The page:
DJ:  I definitely feel like the stories are all of a piece. Some of that was intentional and some of it was happy accident, because they're all drawn by me and there do seem to be certain themes that I return to. I've been subtitling the book as "strange stories about relationships". Every story has a surreal element and every story is about a relationship between a man and a woman. Although each story was conceived individually, read in succession they do seem to cohere in a narrative arc. There's some degree of crossover too. I like to use cartoon "actors" so an actor from one story will turn up in another, sometimes as a different character or playing the same character. And they all seem to be part of the same "universe" too. The Yellowknife Retrospective ironically was the first story in the book conceived as part of the whole, even though it's the only story drawn in a "cartoony" style and the only story in full color. I'd intended it to offset the other stories, to add a lighter note. My inspiration for that came from reading a Spider-ham back-up in a Spider-Man comic as a kid. I always loved that dichotomy, or how Dan Clowes would change styles from story to story in Eightball. So Yellowknife is the "Spider-ham" of Unreal City. And I knew Yellowknife would follow Emordana, which is the most surreal of the bunch and had spot color, so we'd go from spot color to full color back to black and white again. And Objet d'Art was meant to balance the entire thing tonally. So although it hadn't started that way, the book was carefully orchestrated the way someone might put together a music album.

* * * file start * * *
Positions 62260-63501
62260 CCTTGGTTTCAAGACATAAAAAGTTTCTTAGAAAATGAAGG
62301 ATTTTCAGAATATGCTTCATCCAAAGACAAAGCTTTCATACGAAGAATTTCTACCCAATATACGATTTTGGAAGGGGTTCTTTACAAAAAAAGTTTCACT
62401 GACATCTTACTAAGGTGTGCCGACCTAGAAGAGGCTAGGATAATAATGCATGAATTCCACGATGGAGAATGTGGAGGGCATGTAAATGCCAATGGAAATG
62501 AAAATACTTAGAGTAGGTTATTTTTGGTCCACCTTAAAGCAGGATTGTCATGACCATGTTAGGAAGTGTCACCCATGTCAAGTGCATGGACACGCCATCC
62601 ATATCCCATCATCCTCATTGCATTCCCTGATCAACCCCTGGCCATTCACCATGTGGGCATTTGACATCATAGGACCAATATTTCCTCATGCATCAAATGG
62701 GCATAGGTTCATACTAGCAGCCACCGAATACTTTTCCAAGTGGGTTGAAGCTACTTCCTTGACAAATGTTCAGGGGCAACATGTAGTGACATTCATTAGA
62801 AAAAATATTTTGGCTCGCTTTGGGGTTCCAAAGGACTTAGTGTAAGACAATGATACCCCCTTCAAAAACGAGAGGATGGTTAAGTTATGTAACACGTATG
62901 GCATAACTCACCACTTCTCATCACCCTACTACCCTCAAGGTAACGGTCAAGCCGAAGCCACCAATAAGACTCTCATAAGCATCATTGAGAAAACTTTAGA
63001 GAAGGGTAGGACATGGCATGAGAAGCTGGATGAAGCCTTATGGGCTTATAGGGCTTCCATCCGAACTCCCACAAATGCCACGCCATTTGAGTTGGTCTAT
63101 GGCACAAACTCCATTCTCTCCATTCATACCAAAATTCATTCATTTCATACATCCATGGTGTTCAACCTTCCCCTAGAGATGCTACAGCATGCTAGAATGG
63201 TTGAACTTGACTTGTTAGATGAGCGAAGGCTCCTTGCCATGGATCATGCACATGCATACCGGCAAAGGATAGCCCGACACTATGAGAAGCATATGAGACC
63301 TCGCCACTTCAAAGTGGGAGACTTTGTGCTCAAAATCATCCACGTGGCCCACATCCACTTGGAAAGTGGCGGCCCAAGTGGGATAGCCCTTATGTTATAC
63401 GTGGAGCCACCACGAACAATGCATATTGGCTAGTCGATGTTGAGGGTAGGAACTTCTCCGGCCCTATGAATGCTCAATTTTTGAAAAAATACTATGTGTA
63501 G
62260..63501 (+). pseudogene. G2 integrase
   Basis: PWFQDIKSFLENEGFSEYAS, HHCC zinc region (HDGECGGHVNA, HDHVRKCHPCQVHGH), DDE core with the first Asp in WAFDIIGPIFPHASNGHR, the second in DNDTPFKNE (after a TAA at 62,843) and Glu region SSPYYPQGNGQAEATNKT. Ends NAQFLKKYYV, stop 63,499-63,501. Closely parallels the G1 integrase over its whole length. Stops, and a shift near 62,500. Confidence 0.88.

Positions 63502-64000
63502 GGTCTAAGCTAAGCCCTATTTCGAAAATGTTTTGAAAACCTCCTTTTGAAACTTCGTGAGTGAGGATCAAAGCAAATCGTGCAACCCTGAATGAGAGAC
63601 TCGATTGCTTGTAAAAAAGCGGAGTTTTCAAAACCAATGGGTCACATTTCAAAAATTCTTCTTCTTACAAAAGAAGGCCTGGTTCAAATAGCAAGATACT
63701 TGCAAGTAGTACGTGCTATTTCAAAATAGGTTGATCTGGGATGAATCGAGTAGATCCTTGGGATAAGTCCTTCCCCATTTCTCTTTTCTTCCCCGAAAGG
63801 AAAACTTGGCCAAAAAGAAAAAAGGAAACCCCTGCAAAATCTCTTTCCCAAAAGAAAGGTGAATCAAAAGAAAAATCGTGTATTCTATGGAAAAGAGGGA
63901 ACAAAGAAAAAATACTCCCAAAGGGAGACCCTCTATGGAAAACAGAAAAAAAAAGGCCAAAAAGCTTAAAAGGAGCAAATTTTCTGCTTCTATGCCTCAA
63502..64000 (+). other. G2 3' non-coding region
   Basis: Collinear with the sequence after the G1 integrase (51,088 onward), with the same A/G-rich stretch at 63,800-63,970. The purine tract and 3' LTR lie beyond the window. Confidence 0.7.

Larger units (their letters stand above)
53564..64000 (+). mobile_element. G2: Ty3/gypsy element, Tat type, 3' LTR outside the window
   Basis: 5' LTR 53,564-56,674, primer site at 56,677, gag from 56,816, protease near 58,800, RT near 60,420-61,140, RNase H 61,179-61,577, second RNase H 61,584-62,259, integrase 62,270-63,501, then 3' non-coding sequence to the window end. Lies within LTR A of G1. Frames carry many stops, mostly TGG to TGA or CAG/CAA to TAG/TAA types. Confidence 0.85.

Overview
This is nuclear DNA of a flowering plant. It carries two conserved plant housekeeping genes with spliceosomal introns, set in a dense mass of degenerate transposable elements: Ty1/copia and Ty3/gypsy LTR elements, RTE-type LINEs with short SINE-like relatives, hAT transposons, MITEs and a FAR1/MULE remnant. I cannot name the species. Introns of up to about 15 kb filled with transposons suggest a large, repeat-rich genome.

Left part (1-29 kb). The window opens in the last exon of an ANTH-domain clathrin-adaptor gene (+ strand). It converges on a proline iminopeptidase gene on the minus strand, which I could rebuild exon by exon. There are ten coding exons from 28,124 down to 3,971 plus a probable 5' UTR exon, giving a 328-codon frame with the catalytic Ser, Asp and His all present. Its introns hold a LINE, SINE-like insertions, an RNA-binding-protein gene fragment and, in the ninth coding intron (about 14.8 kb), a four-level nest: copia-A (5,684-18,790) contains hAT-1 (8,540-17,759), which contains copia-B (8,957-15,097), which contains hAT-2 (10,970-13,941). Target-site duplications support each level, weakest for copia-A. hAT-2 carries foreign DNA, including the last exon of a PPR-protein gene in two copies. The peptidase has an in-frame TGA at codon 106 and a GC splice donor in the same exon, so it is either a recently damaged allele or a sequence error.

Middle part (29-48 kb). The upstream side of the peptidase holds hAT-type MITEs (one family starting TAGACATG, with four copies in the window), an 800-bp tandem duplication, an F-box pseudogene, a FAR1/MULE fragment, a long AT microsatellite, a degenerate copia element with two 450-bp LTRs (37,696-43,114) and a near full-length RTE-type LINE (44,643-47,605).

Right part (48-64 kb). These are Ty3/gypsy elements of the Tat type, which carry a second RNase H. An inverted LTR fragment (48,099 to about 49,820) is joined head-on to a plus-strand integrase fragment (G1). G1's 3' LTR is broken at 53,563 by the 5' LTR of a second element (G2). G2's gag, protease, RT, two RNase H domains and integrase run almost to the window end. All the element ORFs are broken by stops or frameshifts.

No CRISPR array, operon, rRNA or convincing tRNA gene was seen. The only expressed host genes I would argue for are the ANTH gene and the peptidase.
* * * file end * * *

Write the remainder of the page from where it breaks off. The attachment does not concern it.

CYA: With Unreal City being a collection of previously printed and newly written stories, does it act as a book end to a certain period for you? Does it feel good to be able to get these books into the hands of people collectively under your own name?

DJ: Yeah, it feels great! It feels exactly the way you describe it, like it book ends a period of my life and a particular phase as an artist. After I finished Objet d'Art, I felt like I'd finally articulated a certain kind of story and that whatever I follow up with will probably be completely different. I do seem to have certain obsessions and certain themes that I return to. Part of the fun of Unreal City is seeing how those things play and build off each other from story to story.

CYA: Although Unreal City isn't released until next month, are there any new works or projects on the horizon for you?

DJ: Unreal City was definitely a mountain climb for me, so I'm still recovering from that mountain climb before I climb the next mountain. Right now I'm dating a few story ideas and seeing which one decides to take hold. In the mean time you can see some of my work in Dustin Weaver's Paklis (released by Image Comics). I wrote a story in issue two called An Empty Shell in the Ocean. Dustin drew it and the work he did on that was absolutely beautiful. I feel really lucky to be working with him. As I mentioned before, Dustin and I have been friends since middle school and we've been collaborating since the very beginning. This was the first project we've completed together and Dustin really brought his A game. It feels like it's equally a DJ Bryant and a Dustin Weaver comic. Anyone who enjoys my work should check it out, I think there are a number of interesting parallels between An Empty Shell in the Ocean and Unreal City. The characters from Empty Shell will likely be turning up in later issues of Paklis in a much longer story arc. And there's a couple Paklis cameos in Unreal City as well.

---

Unreal City is available via Fantagraphics Books. You can also check out his blog for additional illustrations and insights.

Inside 'Boundless' by Jillian Tamaki

Inside 'Boundless' by Jillian Tamaki

Interview: Anya Davidson

Interview: Anya Davidson